AGO 1963 No. 25 - May 23 1963
HIGHWAYS ‑- MOTOR VEHICLE LAWS ‑- PUBLIC HIGHWAY ‑- DEFINITION.
The term "public highway" as used in the state motor vehicle code (Title 46 RCW) means any place, way, street, etc., where people are accustomed to congregate in automobiles in numbers sufficient to constitute a use by the public.
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May 23, 1963
Honorable Jack Rogers
State Representative, 23rd District
Star Route 1, Box 78
Cite as: AGO 63-64 No. 25
By letter previously acknowledged you requested the opinion of this office on a question which we paraphrase as follows:
In view of the definition of "public highway" contained in RCW 46.04.430, what is the geographical application of chapters 46.20, 46.48, 46.52, 46.56 and 46.60 RCW?
We answer your question in the manner set forth in our analysis.
At the outset we note that your question has been answered in so far as it relates to chapter 46.52 RCW by AGO 61-62 No. 63 [[to Prosecuting Attorney, Pend Oreille County on September 19, 1961]]. (A copy of which is enclosed herewith.) We there concluded that chapter 46.52 RCW has application to accidents which occur off the public highways on private roads or other private property in addition to those occurring upon the public highways.
The Washington motor vehicle code, chapter 12, Laws of 1961, Title 46 RCW, is a comprehensive enactment prescribing among other things rights, obligations and duties of motor vehicle operators. Bennett v. Seattle, 22 Wn. (2d) 455, 156 P. (2d) 685 (1945). The motor vehicle laws are regulatory measures resulting from the exercise by the legislature of its police power for the protection of the welfare and safety of the motoring public. State ex rel. Ralston v. Dept. of Licenses, 160 Wash. Dec. 539 (1962) [[60 Wn.2d 535]];Gnecchi v. State, 58 Wn. (2d) 467, 364 P. (2d) 225 (1961).
The problem raised concerning the geographical application of the [[Orig. Op. Page 2]] motor vehicle laws becomes significant in light of the circumstances stated as being the basis of your specific question.
"There are differences of opinion as to the geographical application of Washington's Motor Vehicle Laws‑-that is, whether they operate in public parking areas, pay parking areas, retail store parking lots, etc. . . ."
The easy way to provide an answer would be to quote the statute about which you inquire, cite an appropriate rule of statutory construction, attach to it a handy, predetermined conclusion and render our opinion.1/ In order, however, to properly evaluate the problem it is necessary to compare and contrast all pertinent definitions in light of the purpose effectuated by the legislature as evidenced by the motor vehicle laws in general. State ex rel. Ralston v. Dept. of Licenses, supra.
[[Orig. Op. Page 3]]
For the purposes of the act, a public highway is defined in RCW 46.04.430 as:
"'Public highway' includes every way, lane, road, street, boulevard, and every way or place in the state open as a matter of right to public vehicular travel both inside and outside the limits of cities and towns."
And private road is defined as follows in RCW 46.04.420:
"'Private road or driveway' includes every way or place in private ownership and used for travel of vehicles by the owner or those having express or implied permission from the owner, but not by other persons."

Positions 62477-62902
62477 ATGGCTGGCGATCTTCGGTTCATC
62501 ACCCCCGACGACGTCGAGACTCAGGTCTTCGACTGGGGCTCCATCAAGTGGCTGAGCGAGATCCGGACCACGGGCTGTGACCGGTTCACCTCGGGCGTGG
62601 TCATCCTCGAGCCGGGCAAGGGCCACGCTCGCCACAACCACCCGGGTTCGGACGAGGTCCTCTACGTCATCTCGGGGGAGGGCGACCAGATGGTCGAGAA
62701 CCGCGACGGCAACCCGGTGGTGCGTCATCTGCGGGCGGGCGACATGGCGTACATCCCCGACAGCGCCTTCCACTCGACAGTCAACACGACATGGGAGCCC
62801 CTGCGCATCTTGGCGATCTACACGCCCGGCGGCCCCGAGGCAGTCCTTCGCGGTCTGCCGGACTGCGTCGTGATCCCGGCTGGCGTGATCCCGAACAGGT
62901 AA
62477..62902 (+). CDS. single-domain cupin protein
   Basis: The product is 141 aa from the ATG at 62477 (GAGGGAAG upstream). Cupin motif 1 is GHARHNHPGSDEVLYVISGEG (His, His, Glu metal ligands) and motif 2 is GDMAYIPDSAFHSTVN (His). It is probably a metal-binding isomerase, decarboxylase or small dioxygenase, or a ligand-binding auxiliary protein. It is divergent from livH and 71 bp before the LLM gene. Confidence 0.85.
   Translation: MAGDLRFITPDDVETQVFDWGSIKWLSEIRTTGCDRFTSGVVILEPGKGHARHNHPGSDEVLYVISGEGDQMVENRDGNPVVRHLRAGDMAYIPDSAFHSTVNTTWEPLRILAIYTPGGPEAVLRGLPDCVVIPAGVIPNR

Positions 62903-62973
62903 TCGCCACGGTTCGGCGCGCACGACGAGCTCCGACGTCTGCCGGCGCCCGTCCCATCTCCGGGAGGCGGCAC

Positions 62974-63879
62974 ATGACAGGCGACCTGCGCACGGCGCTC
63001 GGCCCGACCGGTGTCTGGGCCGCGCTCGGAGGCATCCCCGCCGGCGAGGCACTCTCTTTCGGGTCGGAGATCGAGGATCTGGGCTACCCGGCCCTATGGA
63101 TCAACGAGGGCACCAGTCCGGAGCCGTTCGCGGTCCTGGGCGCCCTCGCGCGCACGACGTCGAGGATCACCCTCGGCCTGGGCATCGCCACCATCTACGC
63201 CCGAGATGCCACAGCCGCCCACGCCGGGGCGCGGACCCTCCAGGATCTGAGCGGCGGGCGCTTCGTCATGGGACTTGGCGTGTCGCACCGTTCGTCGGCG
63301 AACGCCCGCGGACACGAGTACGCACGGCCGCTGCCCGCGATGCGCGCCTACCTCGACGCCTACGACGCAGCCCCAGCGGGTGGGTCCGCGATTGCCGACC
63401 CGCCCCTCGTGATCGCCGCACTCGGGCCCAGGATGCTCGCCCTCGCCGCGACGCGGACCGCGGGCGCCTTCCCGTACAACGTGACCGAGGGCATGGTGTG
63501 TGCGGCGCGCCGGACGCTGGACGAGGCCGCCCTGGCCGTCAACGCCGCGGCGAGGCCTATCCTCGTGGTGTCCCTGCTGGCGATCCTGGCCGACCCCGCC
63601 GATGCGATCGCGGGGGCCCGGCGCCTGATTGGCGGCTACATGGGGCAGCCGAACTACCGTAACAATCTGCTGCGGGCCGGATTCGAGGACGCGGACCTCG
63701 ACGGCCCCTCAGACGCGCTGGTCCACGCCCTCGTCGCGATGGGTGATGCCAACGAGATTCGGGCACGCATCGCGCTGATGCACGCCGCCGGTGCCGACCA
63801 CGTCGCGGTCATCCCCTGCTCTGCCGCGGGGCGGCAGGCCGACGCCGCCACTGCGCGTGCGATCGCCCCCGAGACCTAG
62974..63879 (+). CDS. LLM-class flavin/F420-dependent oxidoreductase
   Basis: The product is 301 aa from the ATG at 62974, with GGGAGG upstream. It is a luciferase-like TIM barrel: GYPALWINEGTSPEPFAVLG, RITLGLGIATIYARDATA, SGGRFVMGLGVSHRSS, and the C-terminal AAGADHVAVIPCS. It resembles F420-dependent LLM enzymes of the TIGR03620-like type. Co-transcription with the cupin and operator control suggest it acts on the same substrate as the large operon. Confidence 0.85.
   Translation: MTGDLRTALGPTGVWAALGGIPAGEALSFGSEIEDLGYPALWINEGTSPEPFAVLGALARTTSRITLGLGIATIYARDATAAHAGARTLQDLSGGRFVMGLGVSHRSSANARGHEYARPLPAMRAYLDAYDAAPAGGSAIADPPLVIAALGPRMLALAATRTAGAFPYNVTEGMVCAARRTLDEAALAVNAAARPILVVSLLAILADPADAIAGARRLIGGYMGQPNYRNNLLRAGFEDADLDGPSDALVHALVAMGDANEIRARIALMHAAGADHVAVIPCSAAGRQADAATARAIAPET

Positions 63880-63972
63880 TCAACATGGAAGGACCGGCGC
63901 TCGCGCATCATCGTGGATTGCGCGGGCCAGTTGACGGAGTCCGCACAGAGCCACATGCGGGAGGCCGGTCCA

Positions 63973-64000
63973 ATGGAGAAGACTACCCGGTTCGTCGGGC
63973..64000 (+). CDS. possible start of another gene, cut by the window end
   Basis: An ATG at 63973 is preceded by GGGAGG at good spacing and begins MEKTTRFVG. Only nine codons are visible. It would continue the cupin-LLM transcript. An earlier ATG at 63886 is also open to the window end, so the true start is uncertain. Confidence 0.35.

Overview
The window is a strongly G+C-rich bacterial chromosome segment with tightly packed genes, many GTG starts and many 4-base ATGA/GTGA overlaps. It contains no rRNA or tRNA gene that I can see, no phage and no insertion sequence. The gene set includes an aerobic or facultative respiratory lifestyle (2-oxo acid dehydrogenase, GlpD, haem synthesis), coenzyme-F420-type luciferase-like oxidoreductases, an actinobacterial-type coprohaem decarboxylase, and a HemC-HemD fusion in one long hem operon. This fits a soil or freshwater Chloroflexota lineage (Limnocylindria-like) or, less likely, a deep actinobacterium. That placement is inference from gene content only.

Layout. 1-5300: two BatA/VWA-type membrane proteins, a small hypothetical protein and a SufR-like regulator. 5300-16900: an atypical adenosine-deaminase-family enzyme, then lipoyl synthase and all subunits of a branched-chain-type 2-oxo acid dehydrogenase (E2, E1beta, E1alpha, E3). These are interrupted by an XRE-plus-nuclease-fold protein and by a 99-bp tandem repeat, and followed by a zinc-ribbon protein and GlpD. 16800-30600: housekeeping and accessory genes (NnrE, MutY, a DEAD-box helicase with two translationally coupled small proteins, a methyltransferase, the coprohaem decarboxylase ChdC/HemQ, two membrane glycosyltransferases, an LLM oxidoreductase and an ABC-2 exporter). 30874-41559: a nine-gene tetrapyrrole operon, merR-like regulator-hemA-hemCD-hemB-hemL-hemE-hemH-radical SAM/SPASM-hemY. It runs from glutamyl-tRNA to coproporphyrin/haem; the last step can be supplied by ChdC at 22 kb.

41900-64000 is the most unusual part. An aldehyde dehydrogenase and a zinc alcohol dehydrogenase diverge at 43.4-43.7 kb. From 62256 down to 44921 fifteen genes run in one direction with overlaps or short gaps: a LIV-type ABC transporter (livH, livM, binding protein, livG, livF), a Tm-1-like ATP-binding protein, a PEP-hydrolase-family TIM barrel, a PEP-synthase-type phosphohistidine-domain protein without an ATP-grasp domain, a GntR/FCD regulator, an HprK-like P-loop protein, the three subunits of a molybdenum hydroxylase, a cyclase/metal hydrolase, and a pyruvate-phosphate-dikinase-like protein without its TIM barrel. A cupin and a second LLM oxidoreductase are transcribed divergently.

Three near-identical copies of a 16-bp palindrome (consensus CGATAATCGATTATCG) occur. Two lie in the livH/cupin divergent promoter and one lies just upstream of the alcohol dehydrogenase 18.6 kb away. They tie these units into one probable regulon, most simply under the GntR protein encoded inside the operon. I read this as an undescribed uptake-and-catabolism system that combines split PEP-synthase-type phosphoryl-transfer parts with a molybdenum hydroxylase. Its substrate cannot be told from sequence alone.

[[Orig. Op. Page 4]]
The definition supplied for private road or driveway is first limited by the fact of private ownership and secondly by a restricted manner of use. In order to be considered private the "way or place" must be limited in its use to the owner himself and to only those persons having express or implied permission from the owner, and none other.
If the legislature had intended that a public highway exist only on publicly-owned land it would have so stated. Compare RCW 46.24.010, footnote 2, supra. Instead, we are provided with a guiding principle, i.e., "every way or place in the state open as a matter of right to public vehicular travel" is a public highway for the purposes of the motor vehicle code. It therefore becomes necessary to determine whether certain designated property is open as a matter of right to public vehicular travel in order to determine the extent of the geographical application of those sections of the code wherein the term public highway is employed.
It has been held in at least three jurisdictions that the extent of use by the public is the factor which determines whether a way or place is to be characterized as public or private. InEbert v. Incorporated Village of Garden City, 196 N.Y.S. (2d) 878 (1960), the court held that a municipal parking lot was included within the meaning of New York's definition of highway. That court cited and approvedKoutsky v. Grabowski, 150 Neb. 508, 34 N.W. (2d) 893 (1948), wherein it was held that a road was a public highway, notwithstanding the fact that it was privately owned and maintained, so long as the road was open to the public generally.3/ And inBennett v. Seattle, supra, our court held that a road remained a public highway although it had been closed to public travel and limited in its use to a private company.
[[Orig. Op. Page 5]]
Under ordinary circumstances the owner of property can control who may enter upon it. A formal dedication to public use, however, is not necessary to greatly limit that control. For many purposes a property owner, especially when his property is used for commercial purposes, loses control over who may enter upon his premises.4/
[[Orig. Op. Page 6]]
In AGO 45-46, p. 280 [[1945-46 OAG 280 to Department of Transportation on July 28, 1945]], this office quoted with approval the following language found inCity of Clayton v. Nemours, 353 Mo. 61, 182 S.W.2d 57 (1944):